Otter in Cuba 

Getting to Cuba? Easy. Selling to Cuba? Not so much.

HAVANA--"Would you consider those 'cowboy' boots?" a pleasant, British-accented Reuters correspondent asked me in the lobby of the Hotel Nacional. We were nearing the end of Idaho Gov. C. L. "Butch" Otter's recent Cuba trip.

"And what's on his belt buckle?"

Otter's image extends south from Miami, and across the ideological spectrum to this vibrant, multi-hued, communist-run island. El Jefe, President Fidel Castro, who met with Otter on three prior trips, calls the former congressman his "vaquero," or cowboy.

Castro also has a fondness for Sen. Larry Craig's wife Suzanne, whom, during a previous Idaho-led junket to the island, he regaled for hours with information about the benefits of yoga and the minutiae of school nutrition.

Otter hoped to meet with Castro on his now-completed visit here, but did not. He wanted, in part, to find out if the aging leader had implemented any of Suzanne Craig's recommendations for bolstering the nutritional value of the bread served in Cuban schools.

Castro, who is known to enjoy long conversations with visiting dignitaries, has made no public appearances for eight months since falling ill with an apparent intestinal condition, the exact nature of which remains a state secret.

For a while it looked like Otter's visit to Cuba would remain a state secret as well.

As plans for the Idaho trade mission coalesced, the governor's office, on advice from someone official in Washington or Miami, informed news outlets, including BW, that Cuba was not letting journalists in.

Most Americans are under the impression that this island is closed off to them because of an oppressive and secretive dictatorial regime that runs it. Whatever you think of the Cuban political system, the truth is that the only thing keeping most Americans from visiting Cuba for study, business or vacation is the American government.

Otter sums it up nicely: "It wasn't until I became a member of Congress that I finally realized that it wasn't a law of Cuba against United States citizens, it was the United States government against United States citizens," Otter told me last week on a tour bus en route to Hemingway's old house east of Havana. "To just come out ... and say, 'Look, you're not going to get to go there,' I think is wrong."

Though Otter's office did not seem eager for press scrutiny of his Cuba trip, I decided I'd try to get down here anyway.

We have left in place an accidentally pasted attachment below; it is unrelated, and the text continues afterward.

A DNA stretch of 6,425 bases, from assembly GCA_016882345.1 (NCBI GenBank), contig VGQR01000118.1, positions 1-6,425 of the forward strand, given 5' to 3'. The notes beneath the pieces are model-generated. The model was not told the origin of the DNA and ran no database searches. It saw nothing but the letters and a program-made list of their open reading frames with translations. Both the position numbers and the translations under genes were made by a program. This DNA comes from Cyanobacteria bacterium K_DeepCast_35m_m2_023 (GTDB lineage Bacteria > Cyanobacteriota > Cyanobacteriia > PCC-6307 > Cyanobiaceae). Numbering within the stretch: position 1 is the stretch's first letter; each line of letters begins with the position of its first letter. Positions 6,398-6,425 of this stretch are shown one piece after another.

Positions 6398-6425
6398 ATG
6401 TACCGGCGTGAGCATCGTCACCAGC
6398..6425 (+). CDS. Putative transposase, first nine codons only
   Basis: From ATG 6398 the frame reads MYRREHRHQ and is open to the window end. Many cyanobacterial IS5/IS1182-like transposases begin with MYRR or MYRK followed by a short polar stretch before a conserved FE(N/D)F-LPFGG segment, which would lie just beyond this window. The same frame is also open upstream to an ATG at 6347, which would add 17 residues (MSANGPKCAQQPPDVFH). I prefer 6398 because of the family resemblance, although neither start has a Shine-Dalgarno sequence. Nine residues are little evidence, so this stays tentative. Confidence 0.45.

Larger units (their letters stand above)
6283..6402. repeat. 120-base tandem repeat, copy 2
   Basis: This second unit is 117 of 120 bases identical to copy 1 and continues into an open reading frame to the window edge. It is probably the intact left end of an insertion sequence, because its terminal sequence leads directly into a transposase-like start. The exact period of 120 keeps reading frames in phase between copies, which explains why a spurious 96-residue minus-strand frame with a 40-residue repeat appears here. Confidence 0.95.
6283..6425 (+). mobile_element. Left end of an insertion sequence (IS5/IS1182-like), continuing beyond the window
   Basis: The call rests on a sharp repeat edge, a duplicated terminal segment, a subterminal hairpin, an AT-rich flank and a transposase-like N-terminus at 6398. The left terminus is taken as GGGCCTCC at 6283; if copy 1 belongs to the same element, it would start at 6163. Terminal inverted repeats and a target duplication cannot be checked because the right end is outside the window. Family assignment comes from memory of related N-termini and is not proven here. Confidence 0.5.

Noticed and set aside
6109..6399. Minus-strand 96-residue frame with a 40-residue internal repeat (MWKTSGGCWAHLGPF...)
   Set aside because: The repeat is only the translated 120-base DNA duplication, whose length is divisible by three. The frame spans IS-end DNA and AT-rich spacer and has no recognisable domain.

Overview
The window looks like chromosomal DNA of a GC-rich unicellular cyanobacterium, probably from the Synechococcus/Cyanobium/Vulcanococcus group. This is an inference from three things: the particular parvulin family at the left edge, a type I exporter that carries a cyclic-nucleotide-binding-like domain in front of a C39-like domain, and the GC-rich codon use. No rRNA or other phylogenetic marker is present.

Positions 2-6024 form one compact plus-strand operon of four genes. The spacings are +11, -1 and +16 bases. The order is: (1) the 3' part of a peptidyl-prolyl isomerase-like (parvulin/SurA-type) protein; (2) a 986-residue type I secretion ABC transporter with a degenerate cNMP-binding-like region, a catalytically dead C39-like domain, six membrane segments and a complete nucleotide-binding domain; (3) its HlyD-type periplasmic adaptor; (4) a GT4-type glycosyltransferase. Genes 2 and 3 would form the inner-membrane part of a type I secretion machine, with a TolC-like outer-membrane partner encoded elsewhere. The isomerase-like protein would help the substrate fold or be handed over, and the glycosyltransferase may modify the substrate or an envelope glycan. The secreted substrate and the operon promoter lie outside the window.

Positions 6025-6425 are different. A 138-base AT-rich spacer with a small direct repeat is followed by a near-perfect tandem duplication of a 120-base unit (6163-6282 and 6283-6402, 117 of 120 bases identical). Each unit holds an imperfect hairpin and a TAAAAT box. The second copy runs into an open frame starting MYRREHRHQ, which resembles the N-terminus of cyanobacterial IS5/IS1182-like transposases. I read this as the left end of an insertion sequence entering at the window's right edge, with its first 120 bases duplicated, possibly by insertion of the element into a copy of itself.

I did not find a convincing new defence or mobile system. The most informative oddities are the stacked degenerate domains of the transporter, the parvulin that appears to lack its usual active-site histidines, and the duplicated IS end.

Most Americans are more than welcome in Cuba for vacationing, if they are willing to risk severe fines from the U.S. Treasury Department. But the Cubans do pick and choose who gets to report on their country. They have recently yanked press credentials from several key foreign correspondents here for their perceived negative coverage.

That's a damn shame, but it is only a shade-of-gray difference from the way the Bush administration manages the Washington press corps. Or even the Otter administration, which prefers not to "work things out through the press."

The Cuban government has signaled that it is tired of speculative stories by American reporters about Castro's health and the future governance of the island. There is really not much talk here about Castro's health, and Cubans do not expect big changes in governance any time soon.

I had snuck in here before as a tourist and published a story about Cuba. But I thought I would try to get credentialed anyway and hoped they weren't pissed about my previous visit.

The new press attache at the Cuban Interest Section in Washington, D.C., which would be an embassy if America had diplomatic relations with the island, said no problemo.

As long as it was OK with Otter, that is. The Cuban "ambassador" apparently asked Otter if I was invited, and he didn't say no. So I quickly arranged to arrive in Cuba ahead of the 35-Idahoan group. But, thanks again to the U.S. embargo, this is not so easy.

Try to book a ticket to Havana on Expedia or Orbitz and you get a spooky error message. Something along the lines of: "Sorry, that flight is not available. Please check your e-mail for a message from the U.S. Attorney General."

U.S. airlines and any foreign airline selling tickets in the U.S. are barred from talking about Cuba. They won't even give you flight times. I tried to contact a travel agency in Mexico City that had reserved tickets to Havana for me before, but could not get through. I called Mexicana Air in Canada, but the call center was in the United States, and the nervous-sounding guy told me to call the Cuban Interest Section for information.

I eventually reached a Mexicana Airlines agent in Cancun, who reserved a flight for me with just a name. I was nervous about putting a ticket to Havana on my credit card.